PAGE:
In setback for activists, Paraguay rejects controversial anti-discrimination law
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In setback for activists, Paraguay rejects controversial anti-discrimination law

On Thursday, November 13, the Paraguayan Senate rejected a controversial anti-discrimination law that would have protected individuals from religious, sexual, political and physical discrimination. While the bill did not explicitly mention same-sex marriage, those opposing the law used the issue to argue against the measure, saying such a law would open the door for pro-gay legislation in the country.

That law was introduced by Senators Miguel Abdón Saguier and Carlos Filizzola, of the Partido Liberal Radical Auténtico and Partido País Solidario, respectively. Their efforts were supported by various human rights organizations including Amnesty International.

In a three-hour debate on the Senate floor, supporters of the law argued that Paraguay was the only country in the region without an anti-discrimination law.

To support the bill, Amnesty launched an online campaign with testimonies under the hashtag #YoNoDiscrimino (I don’t discriminate) and photos of various couples hugging. Protesters outside the capitol building also carried signs saying “I have been discriminated against,” to argue for the necessity of the measure.

The effort to pass the law stemmed out of a resolution passed by the Organization of American States in June that promised a LGBT human rights platform. That meeting took place in Asunción, Paraguay, despite the host country’s own lack of protections for individuals based on sexual orientation and gender identity.

As protesters picketed outside the building, President Horacio Cartes voted against the resolution.

Prior to the Thursday vote, many organizations also mobilized in opposition to the law. These groups included the Catholic Church and “pro-family” associations, which gathered outside Congress on the day of the vote.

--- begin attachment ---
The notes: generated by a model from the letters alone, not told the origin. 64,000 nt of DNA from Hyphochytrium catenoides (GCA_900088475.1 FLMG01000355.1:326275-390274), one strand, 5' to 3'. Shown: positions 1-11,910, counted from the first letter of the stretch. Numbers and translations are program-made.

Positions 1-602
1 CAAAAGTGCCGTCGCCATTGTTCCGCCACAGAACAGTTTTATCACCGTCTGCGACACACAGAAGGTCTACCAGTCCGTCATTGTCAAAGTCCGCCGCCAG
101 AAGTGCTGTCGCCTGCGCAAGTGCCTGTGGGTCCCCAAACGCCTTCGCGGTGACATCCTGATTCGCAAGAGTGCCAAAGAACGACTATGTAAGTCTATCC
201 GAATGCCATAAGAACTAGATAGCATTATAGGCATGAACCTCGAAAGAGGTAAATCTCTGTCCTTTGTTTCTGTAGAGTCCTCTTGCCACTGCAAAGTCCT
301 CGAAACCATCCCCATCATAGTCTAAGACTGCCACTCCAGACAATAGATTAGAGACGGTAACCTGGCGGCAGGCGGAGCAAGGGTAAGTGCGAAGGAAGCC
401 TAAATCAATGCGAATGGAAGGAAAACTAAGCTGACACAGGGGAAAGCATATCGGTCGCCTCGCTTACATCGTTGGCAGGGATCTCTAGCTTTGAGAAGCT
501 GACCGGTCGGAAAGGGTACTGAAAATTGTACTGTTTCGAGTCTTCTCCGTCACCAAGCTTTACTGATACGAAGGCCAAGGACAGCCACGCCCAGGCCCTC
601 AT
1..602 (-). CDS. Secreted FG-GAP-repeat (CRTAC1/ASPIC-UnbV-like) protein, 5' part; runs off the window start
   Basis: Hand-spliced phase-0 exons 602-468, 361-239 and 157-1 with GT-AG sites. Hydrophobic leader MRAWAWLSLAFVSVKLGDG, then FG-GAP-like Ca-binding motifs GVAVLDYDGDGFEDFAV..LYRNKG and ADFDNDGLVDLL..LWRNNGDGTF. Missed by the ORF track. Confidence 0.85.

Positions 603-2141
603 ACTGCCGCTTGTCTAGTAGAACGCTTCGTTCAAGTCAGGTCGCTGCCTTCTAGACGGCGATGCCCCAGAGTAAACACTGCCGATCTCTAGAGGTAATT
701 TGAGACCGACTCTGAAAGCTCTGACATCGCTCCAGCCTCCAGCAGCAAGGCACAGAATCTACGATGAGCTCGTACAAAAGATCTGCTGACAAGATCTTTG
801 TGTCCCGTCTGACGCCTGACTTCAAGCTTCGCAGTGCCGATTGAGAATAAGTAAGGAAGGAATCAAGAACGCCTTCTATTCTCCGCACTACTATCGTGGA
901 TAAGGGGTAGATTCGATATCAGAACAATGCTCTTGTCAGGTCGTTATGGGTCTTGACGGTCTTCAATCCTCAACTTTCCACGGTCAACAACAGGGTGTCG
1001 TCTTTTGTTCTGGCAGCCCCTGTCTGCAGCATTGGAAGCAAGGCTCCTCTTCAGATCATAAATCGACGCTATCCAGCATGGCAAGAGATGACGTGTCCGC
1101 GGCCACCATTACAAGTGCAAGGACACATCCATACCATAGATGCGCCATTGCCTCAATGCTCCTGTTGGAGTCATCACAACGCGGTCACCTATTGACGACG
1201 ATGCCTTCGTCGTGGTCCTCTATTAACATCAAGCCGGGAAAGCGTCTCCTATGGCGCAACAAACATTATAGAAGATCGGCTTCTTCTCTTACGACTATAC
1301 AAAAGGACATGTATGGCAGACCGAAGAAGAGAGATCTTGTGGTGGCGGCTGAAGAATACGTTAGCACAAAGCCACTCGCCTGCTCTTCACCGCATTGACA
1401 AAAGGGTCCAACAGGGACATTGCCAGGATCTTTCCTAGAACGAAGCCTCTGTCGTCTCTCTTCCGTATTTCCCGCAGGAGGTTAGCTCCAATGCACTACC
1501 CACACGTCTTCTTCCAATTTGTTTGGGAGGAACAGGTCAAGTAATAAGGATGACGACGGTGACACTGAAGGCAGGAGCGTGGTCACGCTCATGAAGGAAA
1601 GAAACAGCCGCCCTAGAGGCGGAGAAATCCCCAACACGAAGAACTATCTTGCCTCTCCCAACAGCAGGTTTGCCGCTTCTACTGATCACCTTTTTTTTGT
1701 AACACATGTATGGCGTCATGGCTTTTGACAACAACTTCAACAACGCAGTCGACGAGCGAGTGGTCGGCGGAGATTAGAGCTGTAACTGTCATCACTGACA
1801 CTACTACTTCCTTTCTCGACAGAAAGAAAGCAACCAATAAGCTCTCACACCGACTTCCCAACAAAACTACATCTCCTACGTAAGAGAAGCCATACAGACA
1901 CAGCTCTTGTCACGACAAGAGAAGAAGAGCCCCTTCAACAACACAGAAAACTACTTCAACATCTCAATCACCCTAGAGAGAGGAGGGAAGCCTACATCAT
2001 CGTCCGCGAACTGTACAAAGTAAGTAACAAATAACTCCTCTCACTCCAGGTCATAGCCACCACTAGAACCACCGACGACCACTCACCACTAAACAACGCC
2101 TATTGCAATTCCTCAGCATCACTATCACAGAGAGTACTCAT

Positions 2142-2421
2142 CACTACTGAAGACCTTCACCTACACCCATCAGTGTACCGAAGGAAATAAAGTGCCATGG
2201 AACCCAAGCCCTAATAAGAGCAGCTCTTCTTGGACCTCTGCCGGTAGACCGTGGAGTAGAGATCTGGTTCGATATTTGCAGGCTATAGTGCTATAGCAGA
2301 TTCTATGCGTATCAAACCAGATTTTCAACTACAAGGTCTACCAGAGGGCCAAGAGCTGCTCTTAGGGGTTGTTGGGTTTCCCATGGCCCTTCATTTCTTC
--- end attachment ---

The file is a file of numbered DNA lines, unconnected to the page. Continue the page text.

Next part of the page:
A recent report by Pew Forum on Catholicism in Latin America noted the overall decline of religion in the region, but made a special reference to the continued strength of Catholicism in Paraguay. The nation remains one of the most staunchly Catholic countries in the region, with 89 percent of the population identifying as Catholic and just 7 percent as Protestants. The Bishops of Paraguay issued a statement on November 12 calling for “respect of the family” and urging lawmakers to vote against the bill.

See also: Catholicism on the decline across Latin America

While Cartes did not get involved in the Senate debate surrounding the law, he has waded into the issue before. During his election campaign last year, he made disparaging remarks against gays in Paraguay, publicly comparing gay people to “monkeys” and likening the support of same-sex marriage to believing in the “end of the world.”

In a blow to local and international activists, the anti-discrimination bill ultimately failed, with twenty-one senators voting against the law, seventeen voting in favor, one abstention and six absences.

Amnesty International noted its dismay at the vote, but explained that the effort had jumpstarted a national debate. The organization vowed to keep fighting for greater equality in rights and work toward the eventual adoption of an anti-discrimination law in the future. Senator Esperanza Martínez, of the Guasú Front party, which supported the law, also proclaimed that the vote would open up a public conversation to advance the ideas behind an anti-discrimination law for the future.

Elsewhere in region, Argentina and Uruguay allow for same-sex marriage and adoption and Brazil allows same-sex marriage, while Colombia and Ecuador permit same-sex unions.

Read more: Couples in Ecuador can now register civil unions